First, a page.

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Rainbow’s outdoor classroom earns Green U grant

MADISON – Environmentalists were so impressed by Rainbow Elementary School’s outdoor classroom that they’ve awarded a grant.

Rainbow received a 2013 Green School Challenge grant at the Green U Festival, a one-day festival for the environment at Huntsville Botanical Garden.  Green U awards grants as part of its home and health initiative.

Rainbow Principal Dorinda White accepts the Green U Festival grant. Magician Steve Trash and Rainbow student Brice Heering congratulate White. (CONTRIBUTED)
Rainbow Principal Dorinda White accepts the Green U Festival grant. Magician Steve Trash and Rainbow student Brice Heering congratulate White. (CONTRIBUTED)

The Solid Waste Disposal Authority of Huntsville funded the $1,000 grant.

Rainbow Principal Dorinda White accepted the award at the Green U Festival, with Rainbow families and PTA representatives in the audience. Toyota and other businesses with sustainability programs had booths that students visited to see recycling and ecological efforts.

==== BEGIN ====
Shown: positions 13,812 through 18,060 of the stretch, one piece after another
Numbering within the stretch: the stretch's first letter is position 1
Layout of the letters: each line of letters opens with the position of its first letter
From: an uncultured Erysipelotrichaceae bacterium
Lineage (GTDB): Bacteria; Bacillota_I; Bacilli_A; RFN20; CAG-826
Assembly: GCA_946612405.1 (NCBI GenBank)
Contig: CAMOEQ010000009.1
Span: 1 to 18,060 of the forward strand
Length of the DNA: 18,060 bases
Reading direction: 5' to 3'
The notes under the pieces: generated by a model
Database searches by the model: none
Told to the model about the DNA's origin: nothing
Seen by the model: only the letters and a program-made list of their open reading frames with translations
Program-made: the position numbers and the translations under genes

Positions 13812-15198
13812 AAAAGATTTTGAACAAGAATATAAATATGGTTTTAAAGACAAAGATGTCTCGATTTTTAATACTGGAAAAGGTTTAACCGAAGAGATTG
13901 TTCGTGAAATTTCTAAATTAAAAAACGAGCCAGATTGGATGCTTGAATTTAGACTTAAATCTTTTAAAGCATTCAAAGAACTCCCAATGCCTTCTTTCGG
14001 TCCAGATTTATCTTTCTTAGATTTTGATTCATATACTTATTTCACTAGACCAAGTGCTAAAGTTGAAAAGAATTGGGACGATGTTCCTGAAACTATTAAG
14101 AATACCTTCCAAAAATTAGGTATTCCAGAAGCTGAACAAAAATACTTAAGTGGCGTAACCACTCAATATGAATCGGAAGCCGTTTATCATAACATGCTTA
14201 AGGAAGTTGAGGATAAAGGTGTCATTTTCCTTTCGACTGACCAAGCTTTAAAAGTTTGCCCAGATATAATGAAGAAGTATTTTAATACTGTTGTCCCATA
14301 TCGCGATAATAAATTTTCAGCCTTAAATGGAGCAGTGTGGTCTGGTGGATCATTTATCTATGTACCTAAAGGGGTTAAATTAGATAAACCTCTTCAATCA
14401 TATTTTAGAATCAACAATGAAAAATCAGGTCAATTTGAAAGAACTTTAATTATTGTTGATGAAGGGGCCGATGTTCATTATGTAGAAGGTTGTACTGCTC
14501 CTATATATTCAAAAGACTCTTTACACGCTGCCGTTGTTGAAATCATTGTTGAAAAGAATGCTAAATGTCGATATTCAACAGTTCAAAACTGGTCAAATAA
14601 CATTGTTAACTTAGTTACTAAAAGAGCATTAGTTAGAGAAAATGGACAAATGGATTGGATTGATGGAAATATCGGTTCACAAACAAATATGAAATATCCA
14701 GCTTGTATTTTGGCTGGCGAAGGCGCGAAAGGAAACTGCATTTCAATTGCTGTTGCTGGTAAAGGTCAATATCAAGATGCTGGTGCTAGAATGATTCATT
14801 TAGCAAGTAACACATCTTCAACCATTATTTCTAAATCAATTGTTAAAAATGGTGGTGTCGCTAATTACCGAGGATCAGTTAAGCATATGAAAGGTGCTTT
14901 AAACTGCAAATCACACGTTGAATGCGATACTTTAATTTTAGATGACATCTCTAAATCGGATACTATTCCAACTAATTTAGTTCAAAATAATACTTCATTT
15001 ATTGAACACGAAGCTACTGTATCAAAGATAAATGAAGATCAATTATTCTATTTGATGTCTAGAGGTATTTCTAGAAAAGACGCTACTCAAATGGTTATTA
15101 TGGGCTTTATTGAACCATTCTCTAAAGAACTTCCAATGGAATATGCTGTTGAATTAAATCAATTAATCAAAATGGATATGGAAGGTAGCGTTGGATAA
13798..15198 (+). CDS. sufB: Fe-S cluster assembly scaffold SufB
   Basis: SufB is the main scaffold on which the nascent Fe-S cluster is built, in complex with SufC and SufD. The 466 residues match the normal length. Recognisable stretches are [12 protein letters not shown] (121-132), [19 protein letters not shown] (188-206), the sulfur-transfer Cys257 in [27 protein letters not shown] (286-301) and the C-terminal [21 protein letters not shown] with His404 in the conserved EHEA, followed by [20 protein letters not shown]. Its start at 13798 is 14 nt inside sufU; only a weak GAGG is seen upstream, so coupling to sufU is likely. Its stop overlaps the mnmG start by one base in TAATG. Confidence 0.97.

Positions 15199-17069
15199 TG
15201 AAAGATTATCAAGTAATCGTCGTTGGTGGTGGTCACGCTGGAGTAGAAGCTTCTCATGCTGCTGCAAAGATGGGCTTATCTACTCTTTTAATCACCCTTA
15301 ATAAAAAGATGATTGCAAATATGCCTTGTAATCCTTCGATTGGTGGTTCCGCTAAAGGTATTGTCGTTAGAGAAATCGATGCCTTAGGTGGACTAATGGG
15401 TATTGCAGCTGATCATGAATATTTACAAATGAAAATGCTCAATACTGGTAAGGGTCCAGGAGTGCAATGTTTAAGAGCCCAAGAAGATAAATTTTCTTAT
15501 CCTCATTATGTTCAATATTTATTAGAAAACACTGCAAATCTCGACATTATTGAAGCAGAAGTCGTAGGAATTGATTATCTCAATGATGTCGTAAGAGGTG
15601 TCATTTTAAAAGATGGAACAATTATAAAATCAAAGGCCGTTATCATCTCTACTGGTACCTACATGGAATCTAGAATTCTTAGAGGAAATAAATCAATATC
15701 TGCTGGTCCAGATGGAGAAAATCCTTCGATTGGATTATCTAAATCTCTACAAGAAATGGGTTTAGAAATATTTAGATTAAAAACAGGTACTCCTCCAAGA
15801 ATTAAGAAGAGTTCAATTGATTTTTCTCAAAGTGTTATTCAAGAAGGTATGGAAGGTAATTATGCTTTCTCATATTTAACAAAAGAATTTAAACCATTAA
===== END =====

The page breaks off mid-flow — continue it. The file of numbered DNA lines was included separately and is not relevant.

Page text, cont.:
“Rainbow PTA reached out to the botanical garden’s educational team to teach a portion of the Junior Master Gardener class for Rainbow’s enrichment program,” outdoor classroom committee chairman Jan Heering said. “The enrichment classes provided core curriculum material with hands-on learning in their outdoor classroom.”

The garden team was impressed with the level of Rainbow’s ecological endeavors and determined that grant money could perpetuate the outdoor classroom’s future. Rainbow’s Outdoor Classroom has garden areas for sensory study, wildflowers, ferns and herbs, a pond and habitats for water wildlife and birds.

School officials, students, parents and PTA members collaborated to build Rainbow’s outdoor classroom about six years ago. Enrichment classes meet in the garden to learn about the outdoors, healthy lifestyles, proper food choices and the importance of exercise.

Three large raised beds have tall sunflowers, jack-be-little pumpkins, zucchini squash, bush beans, peppers, and cherry and Roma tomatoes. The sensory garden has plants that students can touch, like Lamb’s Ear, rosemary and sage.

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Bright flowering plants attract swarms of butterflies. A diverse selection of birds inhabits the garden, taking advantage of bird boxes and nests prevalent in the garden.

“Reaching out to the community and joining with partners like the botanical garden really enhances the learning opportunities for the students,” Heering said.

To view the grant presentation, visit youtu.be/gN_ieI9OTAM.

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